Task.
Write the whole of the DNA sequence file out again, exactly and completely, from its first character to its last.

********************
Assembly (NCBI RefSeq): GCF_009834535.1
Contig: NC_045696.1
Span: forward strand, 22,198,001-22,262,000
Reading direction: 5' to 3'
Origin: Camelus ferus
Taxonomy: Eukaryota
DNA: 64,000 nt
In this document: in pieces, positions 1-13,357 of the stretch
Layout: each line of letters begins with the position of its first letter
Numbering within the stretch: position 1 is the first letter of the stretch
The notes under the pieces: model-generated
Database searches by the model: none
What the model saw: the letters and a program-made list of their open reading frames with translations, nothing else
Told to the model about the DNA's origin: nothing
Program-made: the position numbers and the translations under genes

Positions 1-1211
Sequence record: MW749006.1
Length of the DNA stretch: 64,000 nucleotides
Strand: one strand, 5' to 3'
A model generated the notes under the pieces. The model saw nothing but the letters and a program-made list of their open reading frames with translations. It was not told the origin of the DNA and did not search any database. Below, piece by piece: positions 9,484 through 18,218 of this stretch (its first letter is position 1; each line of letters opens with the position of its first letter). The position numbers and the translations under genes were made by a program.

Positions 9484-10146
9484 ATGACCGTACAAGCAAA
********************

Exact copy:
Assembly (NCBI RefSeq): GCF_009834535.1
Contig: NC_045696.1
Span: forward strand, 22,198,001-22,262,000
Reading direction: 5' to 3'
Origin: Camelus ferus
Taxonomy: Eukaryota
DNA: 64,000 nt
In this document: in pieces, positions 1-13,357 of the stretch
Layout: each line of letters begins with the position of its first letter
Numbering within the stretch: position 1 is the first letter of the stretch
The notes under the pieces: model-generated
Database searches by the model: none
What the model saw: the letters and a program-made list of their open reading frames with translations, nothing else
Told to the model about the DNA's origin: nothing
Program-made: the position numbers and the translations under genes

Positions 1-1211
Sequence record: MW749006.1
Length of the DNA stretch: 64,000 nucleotides
Strand: one strand, 5' to 3'
A model generated the notes under the pieces. The model saw nothing but the letters and a program-made list of their open reading frames with translations. It was not told the origin of the DNA and did not search any database. Below, piece by piece: positions 9,484 through 18,218 of this stretch (its first letter is position 1; each line of letters opens with the position of its first letter). The position numbers and the translations under genes were made by a program.

Positions 9484-10146
9484 ATGACCGTACAAGCAAA